Children in Need – PJ / Onsie Day

Just a reminder that tomorrow (Friday 15th) we are inviting all children and staff to come into school in their onesie or pyjamas, in return we are asking those dressing up to donate a coin which we will pass onto Children in Need. 

Children in Need is the BBC’s UK charity that raises money to change the lives of disadvantaged children and young people in the UK. 

Thank you for your support.

Reading

Follow up to reading curriculum evening

Thank you to all the parent/carers who attended the reading curriculum evening on Thursday. It was great to have so many of you there and thank you for being such enthusiastic participants! We thought it would be useful to share some of what was covered in the session. 

We spoke about the importance of adults reading to their children as well as hearing them read from the book that has been sent home. This can present challenges in terms of fitting both types of reading into busy family lives. We shared strategies and tips for supporting reading routines at home.

  • Timings –  many people spoke about reading to their children at bedtime but hearing them read is sometimes better done at a time when the child isn’t tired eg in the morning or earlier in the afternoon. 
  • Seize the moment- take a book out with you in case that’s the time your child wants to read.
  • Share the reading of the child’s reading book. Eg a sentence or page each. It’s also fine to reread the same book. Make deliberate mistakes so your child can correct you.
  • Recording your child’s reading on a chart with rewards can work well as an incentive.
  • Use your library! Choose books together.
  • Read to your child from a wide range of reading material- non-fiction, poetry, comics, magazines, cereal packets!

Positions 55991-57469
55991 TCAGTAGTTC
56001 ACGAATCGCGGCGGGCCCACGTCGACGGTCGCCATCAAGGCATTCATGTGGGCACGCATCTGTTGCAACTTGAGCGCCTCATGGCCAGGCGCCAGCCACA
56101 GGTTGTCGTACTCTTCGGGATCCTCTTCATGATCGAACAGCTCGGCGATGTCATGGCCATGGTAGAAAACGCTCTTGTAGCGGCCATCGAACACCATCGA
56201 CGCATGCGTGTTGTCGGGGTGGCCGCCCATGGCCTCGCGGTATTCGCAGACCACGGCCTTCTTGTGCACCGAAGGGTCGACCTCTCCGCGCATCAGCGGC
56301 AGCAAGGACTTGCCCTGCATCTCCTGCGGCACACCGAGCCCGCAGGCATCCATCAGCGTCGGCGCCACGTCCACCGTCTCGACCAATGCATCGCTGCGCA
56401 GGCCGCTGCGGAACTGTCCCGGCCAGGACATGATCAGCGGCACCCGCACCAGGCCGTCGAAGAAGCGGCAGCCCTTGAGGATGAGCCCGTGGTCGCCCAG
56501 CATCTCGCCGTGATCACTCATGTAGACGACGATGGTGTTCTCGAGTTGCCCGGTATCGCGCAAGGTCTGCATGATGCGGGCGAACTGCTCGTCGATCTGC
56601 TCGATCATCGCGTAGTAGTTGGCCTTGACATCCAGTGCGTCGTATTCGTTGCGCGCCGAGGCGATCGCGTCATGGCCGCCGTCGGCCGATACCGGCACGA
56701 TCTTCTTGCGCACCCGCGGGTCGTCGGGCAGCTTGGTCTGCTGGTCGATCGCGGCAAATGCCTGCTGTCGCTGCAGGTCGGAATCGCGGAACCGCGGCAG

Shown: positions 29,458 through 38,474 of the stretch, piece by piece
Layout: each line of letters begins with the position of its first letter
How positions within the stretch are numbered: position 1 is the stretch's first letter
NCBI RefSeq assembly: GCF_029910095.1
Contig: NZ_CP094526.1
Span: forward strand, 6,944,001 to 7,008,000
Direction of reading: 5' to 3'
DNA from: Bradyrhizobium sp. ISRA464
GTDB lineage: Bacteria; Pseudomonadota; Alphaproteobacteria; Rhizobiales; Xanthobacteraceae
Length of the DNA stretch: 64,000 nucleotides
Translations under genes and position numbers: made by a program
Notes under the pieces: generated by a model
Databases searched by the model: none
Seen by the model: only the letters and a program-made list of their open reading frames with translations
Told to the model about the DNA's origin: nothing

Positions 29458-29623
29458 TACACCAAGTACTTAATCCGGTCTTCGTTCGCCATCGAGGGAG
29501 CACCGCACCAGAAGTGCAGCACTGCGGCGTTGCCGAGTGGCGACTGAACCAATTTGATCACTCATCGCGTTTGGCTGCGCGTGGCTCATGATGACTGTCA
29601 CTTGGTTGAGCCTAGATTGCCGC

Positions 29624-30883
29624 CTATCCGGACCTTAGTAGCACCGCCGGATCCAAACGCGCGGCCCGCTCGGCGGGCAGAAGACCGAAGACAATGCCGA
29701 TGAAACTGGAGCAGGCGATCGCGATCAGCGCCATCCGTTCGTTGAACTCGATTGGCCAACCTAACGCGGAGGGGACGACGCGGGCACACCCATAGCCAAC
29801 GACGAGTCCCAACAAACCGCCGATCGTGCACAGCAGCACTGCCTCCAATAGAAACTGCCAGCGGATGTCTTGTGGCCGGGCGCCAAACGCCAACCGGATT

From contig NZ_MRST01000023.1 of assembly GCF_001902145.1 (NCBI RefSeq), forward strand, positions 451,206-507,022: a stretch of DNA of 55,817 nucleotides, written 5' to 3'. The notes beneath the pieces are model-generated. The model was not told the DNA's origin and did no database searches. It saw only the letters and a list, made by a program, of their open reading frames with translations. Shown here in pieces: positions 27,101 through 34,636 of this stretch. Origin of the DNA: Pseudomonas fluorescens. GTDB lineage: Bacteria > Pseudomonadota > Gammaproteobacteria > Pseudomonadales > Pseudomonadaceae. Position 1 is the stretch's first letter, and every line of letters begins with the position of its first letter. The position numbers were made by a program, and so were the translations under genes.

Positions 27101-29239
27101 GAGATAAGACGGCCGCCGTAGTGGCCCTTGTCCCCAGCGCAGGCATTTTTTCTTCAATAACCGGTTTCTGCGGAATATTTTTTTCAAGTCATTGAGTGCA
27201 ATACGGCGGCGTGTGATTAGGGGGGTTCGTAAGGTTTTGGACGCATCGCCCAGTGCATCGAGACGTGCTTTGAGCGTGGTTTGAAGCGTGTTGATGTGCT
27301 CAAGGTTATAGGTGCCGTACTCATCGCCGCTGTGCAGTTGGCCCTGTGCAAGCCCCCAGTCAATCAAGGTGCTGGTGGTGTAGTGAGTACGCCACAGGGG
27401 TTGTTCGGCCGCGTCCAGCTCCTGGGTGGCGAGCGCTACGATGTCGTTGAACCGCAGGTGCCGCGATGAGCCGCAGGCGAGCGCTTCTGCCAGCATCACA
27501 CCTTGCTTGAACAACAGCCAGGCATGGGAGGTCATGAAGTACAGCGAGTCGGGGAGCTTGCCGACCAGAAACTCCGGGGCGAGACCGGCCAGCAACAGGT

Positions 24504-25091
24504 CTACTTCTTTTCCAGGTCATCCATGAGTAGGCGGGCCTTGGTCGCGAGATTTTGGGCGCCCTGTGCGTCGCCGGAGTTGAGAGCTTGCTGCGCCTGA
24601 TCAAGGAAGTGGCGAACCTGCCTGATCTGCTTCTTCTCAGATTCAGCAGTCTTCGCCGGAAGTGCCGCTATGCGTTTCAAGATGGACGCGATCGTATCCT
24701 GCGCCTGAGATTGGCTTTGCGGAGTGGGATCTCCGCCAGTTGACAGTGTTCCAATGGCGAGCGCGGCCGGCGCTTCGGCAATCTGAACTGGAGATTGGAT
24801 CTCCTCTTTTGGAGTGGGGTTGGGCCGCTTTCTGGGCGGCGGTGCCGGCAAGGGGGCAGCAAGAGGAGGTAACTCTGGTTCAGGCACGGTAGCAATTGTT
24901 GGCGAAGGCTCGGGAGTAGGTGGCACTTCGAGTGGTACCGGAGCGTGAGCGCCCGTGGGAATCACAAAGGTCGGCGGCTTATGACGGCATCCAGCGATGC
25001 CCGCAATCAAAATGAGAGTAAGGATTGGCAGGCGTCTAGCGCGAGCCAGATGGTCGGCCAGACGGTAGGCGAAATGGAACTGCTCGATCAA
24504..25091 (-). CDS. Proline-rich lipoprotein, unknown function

• Your child could read to a sibling, pet or a toy or read in unusual places such as in a den.

Parents were invited to write down questions for us to answer later:

Once a child knows the word, should she just read it or still sound it out?

The aim is for fluency and automaticity when reading, so when the child knows the word they do not need to sound it out. Encourage them to use phonics and sounding out for unknown words but to just say the word if they already know it.

How important is it to ask questions when reading?

Children need to understand what they are reading but in the very early days of them learning to read, they will be largely focused on decoding, which will be a huge cognitive load for them. You could ask one or two questions to check for understanding or alternatively reread the book to them yourself and then ask a few questions. It’s about finding the balance between making sure they understand the story and overburdening them with questions and putting them off reading. A huge benefit of you reading a range of books to your child regularly is the impact this has on their vocabulary development. Explain the meaning of unknown words and encourage them to ask you if there’s a word they don’t know.

What happens in reading time in the Year 1 timetable?